“The rise in suicide rates among black youth can most likely be traced back to an internalization of issues around structural racism in America, along with a lack of coping mechanisms and lack of investment in mental health services in black communities,” said Sean Joe, the Benjamin E. Youngdahl Professor of Social Development and nationally recognized authority on suicidal behavior among African Americans.
Joe is co-author of the study, “Trends of Suicidal Behaviors Among High School Students in the United States: 1991–2017,” published in the journal Pediatrics.
“Black youth experience disparities in mental health treatment,” Joe said. “They may not want to face the fact that they have a problem. They may not want to be judged. Another explanation could be that black adolescents view mental health treatment with skepticism because of mistrust of providers.”
The researchers used the nationally representative school-based Youth Risk Behavior Survey to examine suicide trends by different racial and ethnic groups. Participants included 198,540 high school students.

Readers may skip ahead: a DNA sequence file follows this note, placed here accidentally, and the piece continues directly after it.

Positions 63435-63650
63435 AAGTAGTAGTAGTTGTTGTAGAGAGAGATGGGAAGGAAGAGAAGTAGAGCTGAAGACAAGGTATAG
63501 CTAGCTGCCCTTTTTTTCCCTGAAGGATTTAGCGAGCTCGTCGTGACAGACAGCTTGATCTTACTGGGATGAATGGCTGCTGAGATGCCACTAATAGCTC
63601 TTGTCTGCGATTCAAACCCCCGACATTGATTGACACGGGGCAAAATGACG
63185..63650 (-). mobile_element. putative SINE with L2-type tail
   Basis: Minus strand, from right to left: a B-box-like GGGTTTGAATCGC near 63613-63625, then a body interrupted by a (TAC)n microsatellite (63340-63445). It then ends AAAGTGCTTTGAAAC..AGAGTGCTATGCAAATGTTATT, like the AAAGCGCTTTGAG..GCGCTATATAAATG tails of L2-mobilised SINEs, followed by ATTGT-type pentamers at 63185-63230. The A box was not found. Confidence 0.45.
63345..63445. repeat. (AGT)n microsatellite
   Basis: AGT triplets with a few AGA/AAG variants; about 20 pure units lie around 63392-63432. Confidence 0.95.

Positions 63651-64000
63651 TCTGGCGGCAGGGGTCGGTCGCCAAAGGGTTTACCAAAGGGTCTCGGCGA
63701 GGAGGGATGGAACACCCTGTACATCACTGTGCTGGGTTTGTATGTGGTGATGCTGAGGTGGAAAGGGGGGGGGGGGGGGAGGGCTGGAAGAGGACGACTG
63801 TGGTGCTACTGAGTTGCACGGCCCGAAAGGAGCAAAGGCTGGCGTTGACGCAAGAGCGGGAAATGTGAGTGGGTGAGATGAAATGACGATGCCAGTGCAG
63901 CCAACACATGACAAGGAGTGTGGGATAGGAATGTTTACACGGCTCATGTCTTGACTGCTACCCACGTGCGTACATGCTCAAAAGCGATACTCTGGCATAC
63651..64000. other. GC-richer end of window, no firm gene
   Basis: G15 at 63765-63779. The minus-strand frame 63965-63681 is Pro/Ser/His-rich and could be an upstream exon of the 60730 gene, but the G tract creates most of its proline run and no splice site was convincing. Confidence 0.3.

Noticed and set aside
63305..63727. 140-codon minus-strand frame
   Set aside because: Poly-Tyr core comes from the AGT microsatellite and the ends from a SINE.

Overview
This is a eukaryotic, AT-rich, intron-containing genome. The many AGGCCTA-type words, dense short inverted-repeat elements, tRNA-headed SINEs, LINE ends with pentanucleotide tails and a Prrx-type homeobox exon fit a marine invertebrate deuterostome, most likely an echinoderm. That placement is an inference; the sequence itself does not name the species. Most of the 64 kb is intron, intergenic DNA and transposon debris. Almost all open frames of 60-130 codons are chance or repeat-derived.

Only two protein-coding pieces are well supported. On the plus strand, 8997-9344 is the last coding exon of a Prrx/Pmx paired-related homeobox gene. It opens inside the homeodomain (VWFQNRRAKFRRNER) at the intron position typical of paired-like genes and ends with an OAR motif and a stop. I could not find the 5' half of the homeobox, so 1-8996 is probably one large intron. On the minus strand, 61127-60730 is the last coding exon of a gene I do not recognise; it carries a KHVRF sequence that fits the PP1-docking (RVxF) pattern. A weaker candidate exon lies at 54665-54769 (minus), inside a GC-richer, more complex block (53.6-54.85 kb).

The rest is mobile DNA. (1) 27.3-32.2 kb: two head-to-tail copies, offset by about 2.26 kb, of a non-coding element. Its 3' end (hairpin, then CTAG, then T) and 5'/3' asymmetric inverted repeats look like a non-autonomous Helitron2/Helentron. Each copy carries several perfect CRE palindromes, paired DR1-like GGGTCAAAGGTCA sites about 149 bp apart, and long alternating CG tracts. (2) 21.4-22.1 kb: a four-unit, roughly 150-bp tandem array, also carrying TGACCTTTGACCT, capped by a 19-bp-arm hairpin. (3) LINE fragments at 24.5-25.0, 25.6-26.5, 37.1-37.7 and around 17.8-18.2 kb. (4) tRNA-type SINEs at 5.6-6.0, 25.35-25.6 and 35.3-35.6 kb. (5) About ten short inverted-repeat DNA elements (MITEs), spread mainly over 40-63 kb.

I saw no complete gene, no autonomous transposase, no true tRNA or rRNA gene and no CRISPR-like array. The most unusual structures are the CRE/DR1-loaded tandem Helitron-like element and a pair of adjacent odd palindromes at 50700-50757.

The results suggest that, over time, black youth have experienced an increase in suicide attempts. In comparison, self-reported suicide attempts for white adolescents fell by 7.5% over the same period.
“This is troubling because attempts are the most prominent risk factor associated with suicide death,” Joe said.
For black boys, the study found, a significant increase in injury by attempt occurred, which suggests that black boys may be engaging in increasingly lethal means when attempting suicide.
“Our findings reveal that almost one in five adolescents are thinking about suicide and more than one in 10 has a suicide plan,” Joe said.
Despite increased attention given to the creation of campaigns to reduce youth suicide in the United States over the last decade, the findings suggest that more resources should be put toward such programs.
“The dearth in suicide research has limited our understanding of how to intervene or prevent suicidal behavior among ethnic minority populations,” Joe said. “Greater equity in science is needed to advance career pathways for ethnic minority investigators posing critical question like what we raised in this article.”
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